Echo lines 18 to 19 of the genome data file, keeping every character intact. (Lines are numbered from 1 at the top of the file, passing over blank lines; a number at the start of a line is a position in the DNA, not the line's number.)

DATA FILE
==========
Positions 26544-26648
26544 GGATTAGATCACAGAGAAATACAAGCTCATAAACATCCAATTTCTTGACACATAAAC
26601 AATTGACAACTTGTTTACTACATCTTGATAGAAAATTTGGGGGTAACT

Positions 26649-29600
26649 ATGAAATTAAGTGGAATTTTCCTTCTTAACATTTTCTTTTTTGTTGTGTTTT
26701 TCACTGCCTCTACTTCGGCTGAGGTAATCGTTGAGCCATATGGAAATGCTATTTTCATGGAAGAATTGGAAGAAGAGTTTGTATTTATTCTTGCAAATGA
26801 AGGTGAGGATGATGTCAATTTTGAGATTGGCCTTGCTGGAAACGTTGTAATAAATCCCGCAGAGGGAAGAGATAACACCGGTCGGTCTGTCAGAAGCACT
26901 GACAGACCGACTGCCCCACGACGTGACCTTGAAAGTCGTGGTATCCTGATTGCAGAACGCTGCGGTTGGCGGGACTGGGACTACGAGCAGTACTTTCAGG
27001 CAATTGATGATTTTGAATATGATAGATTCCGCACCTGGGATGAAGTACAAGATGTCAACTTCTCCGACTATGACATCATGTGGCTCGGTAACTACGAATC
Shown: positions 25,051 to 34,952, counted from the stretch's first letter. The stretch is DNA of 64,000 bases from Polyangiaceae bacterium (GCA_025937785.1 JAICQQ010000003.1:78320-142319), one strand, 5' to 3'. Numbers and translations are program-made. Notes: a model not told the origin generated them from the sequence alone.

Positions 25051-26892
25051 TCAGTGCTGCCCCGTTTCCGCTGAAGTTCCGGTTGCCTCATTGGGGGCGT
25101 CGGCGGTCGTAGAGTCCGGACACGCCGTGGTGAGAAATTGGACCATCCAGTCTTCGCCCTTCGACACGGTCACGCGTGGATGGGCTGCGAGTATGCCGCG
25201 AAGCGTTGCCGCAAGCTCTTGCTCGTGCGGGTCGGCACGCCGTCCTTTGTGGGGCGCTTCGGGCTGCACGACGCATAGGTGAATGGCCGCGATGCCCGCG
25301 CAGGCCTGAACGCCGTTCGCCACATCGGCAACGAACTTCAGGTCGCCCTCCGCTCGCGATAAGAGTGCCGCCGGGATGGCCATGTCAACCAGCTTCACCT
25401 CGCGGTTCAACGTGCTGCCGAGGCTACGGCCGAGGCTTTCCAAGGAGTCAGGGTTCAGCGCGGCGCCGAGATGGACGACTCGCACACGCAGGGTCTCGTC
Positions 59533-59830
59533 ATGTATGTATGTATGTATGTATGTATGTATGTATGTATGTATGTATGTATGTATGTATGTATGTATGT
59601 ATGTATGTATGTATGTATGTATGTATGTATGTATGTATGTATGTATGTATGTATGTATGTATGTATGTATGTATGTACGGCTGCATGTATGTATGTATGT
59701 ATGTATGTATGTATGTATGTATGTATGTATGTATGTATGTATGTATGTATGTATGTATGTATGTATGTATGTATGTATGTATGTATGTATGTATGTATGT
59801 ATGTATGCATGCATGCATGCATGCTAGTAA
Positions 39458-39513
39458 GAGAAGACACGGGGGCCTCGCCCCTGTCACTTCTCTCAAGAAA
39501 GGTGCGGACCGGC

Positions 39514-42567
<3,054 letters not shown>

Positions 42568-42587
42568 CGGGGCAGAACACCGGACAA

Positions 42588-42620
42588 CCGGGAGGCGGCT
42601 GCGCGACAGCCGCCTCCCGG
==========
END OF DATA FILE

59533 ATGTATGTATGTATGTATGTATGTATGTATGTATGTATGTATGTATGTATGTATGTATGTATGTATGT
59601 ATGTATGTATGTATGTATGTATGTATGTATGTATGTATGTATGTATGTATGTATGTATGTATGTATGTATGTATGTACGGCTGCATGTATGTATGTATGT